What should you offer? Best advice is to offer members a choice of multiple tools and let the member decide. Some people still think retinal scans are creepy, others have seen it at high security office buildings and like them. There is no disputing member tastes.
Put out a menu of maybe five or six tools and let members decide what they like.
Key is that what they use cannot seem intrusive or a hassle – to them. They get the only vote that counts.
Also good are protective tools the consumer may be unaware of, such as looking for trusted, known devices and trusted, known locations. When a member who lives in Phoenix, AZ is signing into a sharedraft account at a local credit union, that institution can breath easier when it recognizes the computer and the member location – and the member has no need to know these checks have been made.
Key also is providing flexibility. A member may like using voice as a biometric when signing into the credit union in the early a.m. from home – but probably would think it weird when signing in from a busy Starbucks at noon.
Give members choices and they will use them.
Also stay on top of news developments and, definitely, there is news in the multi-factor space.
A sore spot to watch is SMS which, frequently, figures into multi-factor authentication, where a PIN is sent to a registered cellphone number. The user then inputs that PIN at a banking site. But – increasingly – there is evidence that smart crooks have figured out how to simply steal cellphone numbers and thereby hijack the SMS traffic. Worries are big enough that the National Institute of Standards and Technology (NIST) has begun to back away from SMS, as awareness grows that the safety of the cellphone channel is in doubt.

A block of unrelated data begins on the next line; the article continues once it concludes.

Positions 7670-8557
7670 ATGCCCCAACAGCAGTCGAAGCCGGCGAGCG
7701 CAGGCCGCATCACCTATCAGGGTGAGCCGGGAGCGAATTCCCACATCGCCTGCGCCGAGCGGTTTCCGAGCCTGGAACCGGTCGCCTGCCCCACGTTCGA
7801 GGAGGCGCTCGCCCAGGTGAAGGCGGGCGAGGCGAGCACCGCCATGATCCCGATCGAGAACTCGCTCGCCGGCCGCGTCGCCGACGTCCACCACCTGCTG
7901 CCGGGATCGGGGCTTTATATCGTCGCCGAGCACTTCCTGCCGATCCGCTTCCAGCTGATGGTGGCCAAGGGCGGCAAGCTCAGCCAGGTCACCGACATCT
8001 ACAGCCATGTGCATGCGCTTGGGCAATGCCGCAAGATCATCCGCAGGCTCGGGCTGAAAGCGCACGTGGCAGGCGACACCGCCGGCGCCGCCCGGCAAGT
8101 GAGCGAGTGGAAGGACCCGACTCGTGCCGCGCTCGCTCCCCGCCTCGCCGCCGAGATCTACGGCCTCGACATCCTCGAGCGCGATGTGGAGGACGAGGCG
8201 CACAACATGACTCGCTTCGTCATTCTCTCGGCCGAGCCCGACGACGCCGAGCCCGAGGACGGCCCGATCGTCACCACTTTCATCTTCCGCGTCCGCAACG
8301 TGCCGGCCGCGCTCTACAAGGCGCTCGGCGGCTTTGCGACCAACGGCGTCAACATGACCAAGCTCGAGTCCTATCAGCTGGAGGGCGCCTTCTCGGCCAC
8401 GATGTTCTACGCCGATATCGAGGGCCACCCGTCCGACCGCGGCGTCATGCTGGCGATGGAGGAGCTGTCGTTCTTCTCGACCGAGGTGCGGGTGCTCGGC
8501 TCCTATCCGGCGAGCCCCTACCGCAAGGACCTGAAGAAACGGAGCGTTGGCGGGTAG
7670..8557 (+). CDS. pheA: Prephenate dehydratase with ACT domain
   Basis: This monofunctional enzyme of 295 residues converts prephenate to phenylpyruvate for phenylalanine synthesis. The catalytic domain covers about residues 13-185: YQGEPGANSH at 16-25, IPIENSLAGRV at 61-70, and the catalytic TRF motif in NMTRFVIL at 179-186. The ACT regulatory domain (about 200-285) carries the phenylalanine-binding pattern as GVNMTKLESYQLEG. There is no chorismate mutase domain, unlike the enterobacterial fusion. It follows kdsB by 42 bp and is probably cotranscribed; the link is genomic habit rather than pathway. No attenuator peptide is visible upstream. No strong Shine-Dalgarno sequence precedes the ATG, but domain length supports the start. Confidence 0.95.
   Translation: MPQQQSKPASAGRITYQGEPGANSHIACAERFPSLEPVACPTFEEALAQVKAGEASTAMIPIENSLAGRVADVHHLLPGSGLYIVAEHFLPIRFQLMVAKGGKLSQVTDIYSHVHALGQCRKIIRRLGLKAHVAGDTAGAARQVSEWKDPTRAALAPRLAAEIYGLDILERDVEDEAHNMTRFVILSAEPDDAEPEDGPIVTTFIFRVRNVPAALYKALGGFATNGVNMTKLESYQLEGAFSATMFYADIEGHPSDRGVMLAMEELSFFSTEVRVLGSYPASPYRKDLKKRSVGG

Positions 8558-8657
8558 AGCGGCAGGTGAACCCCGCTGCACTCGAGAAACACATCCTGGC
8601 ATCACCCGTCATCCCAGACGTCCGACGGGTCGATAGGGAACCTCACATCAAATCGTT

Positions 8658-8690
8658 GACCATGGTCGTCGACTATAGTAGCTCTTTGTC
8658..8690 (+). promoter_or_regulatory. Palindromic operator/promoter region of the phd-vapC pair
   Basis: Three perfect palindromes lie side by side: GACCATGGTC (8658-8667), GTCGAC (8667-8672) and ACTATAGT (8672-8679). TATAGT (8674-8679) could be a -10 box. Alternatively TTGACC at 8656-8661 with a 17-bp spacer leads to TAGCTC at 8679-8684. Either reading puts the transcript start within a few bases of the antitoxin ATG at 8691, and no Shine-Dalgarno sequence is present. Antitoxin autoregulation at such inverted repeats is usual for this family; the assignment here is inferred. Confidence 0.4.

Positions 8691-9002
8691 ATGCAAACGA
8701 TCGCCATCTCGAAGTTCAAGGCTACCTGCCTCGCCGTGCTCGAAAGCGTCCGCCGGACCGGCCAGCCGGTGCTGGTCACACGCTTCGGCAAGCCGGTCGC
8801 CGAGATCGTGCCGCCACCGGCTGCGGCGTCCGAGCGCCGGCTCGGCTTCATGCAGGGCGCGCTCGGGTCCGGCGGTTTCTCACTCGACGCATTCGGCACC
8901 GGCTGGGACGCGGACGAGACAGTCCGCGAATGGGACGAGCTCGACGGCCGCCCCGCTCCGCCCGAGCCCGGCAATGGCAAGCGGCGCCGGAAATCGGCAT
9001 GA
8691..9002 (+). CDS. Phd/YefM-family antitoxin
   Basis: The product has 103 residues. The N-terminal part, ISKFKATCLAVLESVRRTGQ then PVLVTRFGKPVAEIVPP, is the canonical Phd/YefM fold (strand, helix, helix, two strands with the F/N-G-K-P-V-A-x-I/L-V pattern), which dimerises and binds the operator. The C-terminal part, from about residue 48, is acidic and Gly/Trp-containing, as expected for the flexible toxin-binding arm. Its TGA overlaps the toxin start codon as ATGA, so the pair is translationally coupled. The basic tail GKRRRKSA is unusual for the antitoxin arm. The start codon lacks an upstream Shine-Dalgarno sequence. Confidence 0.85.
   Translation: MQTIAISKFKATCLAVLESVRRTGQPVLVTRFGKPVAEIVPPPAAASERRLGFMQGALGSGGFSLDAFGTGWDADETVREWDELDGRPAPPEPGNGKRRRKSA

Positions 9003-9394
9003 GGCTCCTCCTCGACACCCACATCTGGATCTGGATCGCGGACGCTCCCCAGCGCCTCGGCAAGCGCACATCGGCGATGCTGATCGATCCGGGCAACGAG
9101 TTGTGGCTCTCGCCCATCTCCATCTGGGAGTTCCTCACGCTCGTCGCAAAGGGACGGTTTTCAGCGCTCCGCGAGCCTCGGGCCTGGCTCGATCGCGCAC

Right now, cellphones and SMS remain integral in the multi factor techniques deployed by most financial institutions but smart money is betting that will change unless cellphone carriers impose better processes to safeguard number transfers.
Note: this author recently transferred a number from one carrier to another and from one device to another and, frankly, the process was frictionless – which has to raise security worries. But – again – it would be easy enough to erect some hurdles in the process and that might restore confidence in cellphone SMS.
The message there: stay on top of developments. Crooks are energetic in hunting for new weaknesses to exploit. Credit unions have to be as energetic in their self-defense tactics.
Want more ideas about what tools to use? Good advice is to look at leaders in the field and recent ratings from Javelin Strategy & Research heap particular praises on USAA, Wells Fargo, Bank of America, Bank of the West, and Fifth Third when it comes to preventing fraud involving member accounts. Only the very largest institutions were compared so don’t look for credit unions.
Are your tools in the same class? They should be. That’s how to keep members.
Meantime, CU-2.0’s Kirk Drake pointed to emerging tools that credit unions need to know about. Said Drake: “Using things like DAON, AnchorID, DUO, Averon, etc. really allow you to elevate the member experience while increasing security.”
The point: credit unions have a growing number of authentication options. New ones are emerging. Learn about them, use them. This just may become a key battleground in member retention in the years ahead. Falling behind is not an option.